Beverly Francisco- James, retired US Veteran, is a quiet hero. Born in the Four Corners area, Francisco-James joined the Navy, served for nearly fifteen years and did see the world…Japan, Korea, Pensacola, Kuwait. After retirement from the Navy, Beverly returned to NM to be close to her Navajo roots; a retirement that unfortunately didn’t look like what she planned.
As a result of an arthritis medication prescribed while she was in the service, she suffered a severe brain injury. It deteriorated a blood vessel in her brain, ultimately destroying her thymus gland; it processes a type of white blood cell that governs cellular immunity which means it helps cells recognize and destroy invading bacteria, virus, and abnormal cell growth such as cancer, and foreign tissue. As a result of the damage, Beverly lost sight in her left eye. She is partially paralyzed on the left side (and she startles easily from this deficit). She has lost short term memory and suffers from some hearing loss and frequent exhaustion. So why is she a hero?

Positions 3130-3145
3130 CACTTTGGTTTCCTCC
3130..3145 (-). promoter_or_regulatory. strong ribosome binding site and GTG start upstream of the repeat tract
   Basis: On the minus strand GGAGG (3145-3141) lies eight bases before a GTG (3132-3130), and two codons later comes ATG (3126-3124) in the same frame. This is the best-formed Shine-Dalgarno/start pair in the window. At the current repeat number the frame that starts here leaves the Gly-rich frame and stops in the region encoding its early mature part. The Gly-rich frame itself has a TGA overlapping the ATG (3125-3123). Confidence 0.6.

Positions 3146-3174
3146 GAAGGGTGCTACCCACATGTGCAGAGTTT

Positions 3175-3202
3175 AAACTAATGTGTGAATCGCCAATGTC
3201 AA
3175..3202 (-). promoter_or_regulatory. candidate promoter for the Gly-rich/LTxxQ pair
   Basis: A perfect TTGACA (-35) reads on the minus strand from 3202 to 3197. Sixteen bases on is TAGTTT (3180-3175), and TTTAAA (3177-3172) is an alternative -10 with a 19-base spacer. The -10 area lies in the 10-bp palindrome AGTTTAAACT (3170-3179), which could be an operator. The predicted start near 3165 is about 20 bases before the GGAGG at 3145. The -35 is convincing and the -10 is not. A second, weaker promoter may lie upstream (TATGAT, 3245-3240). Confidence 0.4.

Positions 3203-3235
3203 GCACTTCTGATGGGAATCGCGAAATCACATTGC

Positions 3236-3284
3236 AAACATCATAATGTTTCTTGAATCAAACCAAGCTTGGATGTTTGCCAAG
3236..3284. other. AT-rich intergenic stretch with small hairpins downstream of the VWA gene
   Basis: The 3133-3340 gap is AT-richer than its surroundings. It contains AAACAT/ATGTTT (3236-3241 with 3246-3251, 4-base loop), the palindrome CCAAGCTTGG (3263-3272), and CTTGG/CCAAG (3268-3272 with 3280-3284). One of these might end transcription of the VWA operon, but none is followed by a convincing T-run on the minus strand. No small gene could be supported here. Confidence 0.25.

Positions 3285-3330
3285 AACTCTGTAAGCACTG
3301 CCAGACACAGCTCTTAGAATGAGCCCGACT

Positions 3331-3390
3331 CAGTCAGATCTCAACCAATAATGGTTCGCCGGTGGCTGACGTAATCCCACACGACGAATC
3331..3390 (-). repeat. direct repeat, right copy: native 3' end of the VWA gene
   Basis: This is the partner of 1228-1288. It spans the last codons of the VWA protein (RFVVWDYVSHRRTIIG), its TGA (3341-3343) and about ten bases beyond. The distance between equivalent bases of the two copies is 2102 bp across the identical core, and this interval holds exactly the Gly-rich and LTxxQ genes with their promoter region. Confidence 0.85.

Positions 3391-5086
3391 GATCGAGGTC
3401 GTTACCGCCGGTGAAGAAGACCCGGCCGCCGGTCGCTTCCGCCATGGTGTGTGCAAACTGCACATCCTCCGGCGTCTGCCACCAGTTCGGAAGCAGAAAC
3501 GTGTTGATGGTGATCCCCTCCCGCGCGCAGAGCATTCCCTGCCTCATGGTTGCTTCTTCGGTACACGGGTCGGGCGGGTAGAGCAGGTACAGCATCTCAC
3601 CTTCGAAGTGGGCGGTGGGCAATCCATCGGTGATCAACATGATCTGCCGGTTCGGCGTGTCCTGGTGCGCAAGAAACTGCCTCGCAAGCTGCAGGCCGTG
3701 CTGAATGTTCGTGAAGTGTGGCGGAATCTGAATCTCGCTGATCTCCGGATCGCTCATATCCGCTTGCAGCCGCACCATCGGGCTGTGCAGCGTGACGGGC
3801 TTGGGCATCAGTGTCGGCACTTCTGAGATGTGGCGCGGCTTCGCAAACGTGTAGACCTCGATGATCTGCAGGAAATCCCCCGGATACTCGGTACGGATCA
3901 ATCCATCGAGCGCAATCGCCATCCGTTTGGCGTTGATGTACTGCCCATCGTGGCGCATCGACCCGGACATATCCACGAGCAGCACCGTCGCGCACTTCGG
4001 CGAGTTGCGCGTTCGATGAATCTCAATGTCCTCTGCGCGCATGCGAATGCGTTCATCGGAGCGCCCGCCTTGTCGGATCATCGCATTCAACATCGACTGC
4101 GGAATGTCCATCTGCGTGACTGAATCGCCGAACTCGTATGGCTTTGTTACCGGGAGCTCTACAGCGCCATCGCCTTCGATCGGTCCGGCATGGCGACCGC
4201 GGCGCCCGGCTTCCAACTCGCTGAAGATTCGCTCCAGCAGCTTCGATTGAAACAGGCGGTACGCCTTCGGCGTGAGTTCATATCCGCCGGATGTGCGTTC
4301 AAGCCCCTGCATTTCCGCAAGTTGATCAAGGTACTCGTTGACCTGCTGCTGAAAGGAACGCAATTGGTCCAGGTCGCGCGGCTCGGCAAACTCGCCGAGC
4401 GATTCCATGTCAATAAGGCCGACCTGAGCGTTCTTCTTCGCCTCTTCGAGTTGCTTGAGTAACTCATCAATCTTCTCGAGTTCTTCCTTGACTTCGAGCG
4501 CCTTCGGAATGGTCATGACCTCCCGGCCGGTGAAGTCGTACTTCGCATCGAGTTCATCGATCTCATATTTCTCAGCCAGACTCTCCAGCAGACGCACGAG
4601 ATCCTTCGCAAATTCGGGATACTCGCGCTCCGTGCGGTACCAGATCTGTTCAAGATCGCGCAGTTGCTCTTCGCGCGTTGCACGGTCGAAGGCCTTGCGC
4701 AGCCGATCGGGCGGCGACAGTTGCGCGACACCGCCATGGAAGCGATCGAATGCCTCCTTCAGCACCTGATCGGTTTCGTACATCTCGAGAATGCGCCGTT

“My brain damage is a blessing…God’s way of opening a door so I can help people,” Francisco-James says.
She spends much of her time now working with veterans from current conflicts and their families, talking about brain injury. She helps people understand the symptoms, teaches them what to expect and ways to react. Beverly is on the board of the Brain Injury Association of New Mexico where she is also Volunteer Coordinator. A committed advocate, she has spoken and testified about brain injuries to government health agencies in Washington, DC and at national conferences.
Beverly attended Client Placement Training in April to learn how to work with Tilley, a lab/golden cross who has already helped enormously with balance, awareness of surroundings, comfort and full- time companionship. The two gals are incredibly sweet, funny and hard working characters.
Before the blinding headache that changed her life, Beverly was a self-described super “type A” personality. Everything was organized, labeled; she juggled many projects, and was an active runner. Today she’s learned to slow down some, walk carefully, put her health first and let the small stuff go. But to everyone at ADW and the veterans’ lives that she touches, Beverly Francisco-James still rates a huge A plus.